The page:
“Paul was a tent maker. He didn’t ask for gifts. Shouldn’t I follow his example?”
The apostle Paul writes in I Corinthians 9:14, “so also the Lord directed those who proclaim the gospel to get their living from the gospel.” He explains that God set up a system of financial support for His workers. He also writes that even though he had the right to be supported by the Corinthians, he chose to make tents. This was an exception, however, to Paul’s normal method of ministry.
Paul wanted to make sure that the Corinthians to whom he preached had no reason to question his motives. He chose to live on a smaller salary and take less from the Corinthians in order to validate his character, his faith and his ministry. With the Corinthian church Paul may have supplemented his income by sewing canvas, but he did rely on gifts from supporters.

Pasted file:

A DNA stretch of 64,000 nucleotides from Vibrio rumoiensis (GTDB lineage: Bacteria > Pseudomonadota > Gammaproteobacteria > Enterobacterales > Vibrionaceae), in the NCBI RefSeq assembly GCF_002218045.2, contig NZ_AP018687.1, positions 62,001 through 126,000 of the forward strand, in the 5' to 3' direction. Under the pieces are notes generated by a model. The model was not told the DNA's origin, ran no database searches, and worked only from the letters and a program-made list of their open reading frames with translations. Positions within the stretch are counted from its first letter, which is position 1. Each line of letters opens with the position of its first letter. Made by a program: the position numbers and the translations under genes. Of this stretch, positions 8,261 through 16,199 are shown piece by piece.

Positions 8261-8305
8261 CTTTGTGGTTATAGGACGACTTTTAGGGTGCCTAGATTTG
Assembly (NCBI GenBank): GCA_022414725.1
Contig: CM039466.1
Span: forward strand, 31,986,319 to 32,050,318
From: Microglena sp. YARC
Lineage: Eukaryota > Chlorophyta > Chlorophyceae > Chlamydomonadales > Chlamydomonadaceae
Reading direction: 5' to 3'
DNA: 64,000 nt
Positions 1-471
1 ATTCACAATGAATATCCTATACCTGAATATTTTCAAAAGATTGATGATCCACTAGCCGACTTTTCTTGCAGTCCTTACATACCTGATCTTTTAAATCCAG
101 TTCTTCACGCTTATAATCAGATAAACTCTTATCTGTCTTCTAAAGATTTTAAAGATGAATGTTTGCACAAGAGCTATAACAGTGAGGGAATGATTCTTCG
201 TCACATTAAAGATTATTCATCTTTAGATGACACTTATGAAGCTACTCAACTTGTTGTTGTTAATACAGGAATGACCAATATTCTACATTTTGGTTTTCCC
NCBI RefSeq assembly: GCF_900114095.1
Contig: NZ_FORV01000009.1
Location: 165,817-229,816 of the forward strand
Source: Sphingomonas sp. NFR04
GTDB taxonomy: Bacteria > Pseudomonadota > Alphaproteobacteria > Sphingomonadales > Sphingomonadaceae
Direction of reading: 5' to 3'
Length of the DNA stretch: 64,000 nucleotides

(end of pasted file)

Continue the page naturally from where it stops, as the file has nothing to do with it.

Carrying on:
Many times in the New Testament (Philippians 4:10- 16; 2 Corinthians 8:1-5) we see that the churches gave sacrificially to support Paul’s work. He commended them for their support and reminded them of the eternal profit of their gifts. “Not that I am looking for a gift, but I am looking for what may be credited to your account” (Philippians 4:17).
This great missionary willingly received financial support from other Christians and churches, and he asked for support. “When I go to Spain…I hope to have you assist me on my journey” (Romans 15:24). The original language in this verse confirms Paul’s request for money. John also made reference to support: “For they went out for the sake of the Name, accepting nothing from the Gentiles. Therefore we ought to support such men, so that we may be fellow workers with the truth” (3 John 7,8).
In examining Scripture it is clear that Paul was a support- raising missionary, and his part-time job in Corinth was a special exception to God’s financial plan for His full-time workers. The lifestyle of supported ministry that he was called to was little different than the models followed by both Levites of the Old Testament and Jesus Himself.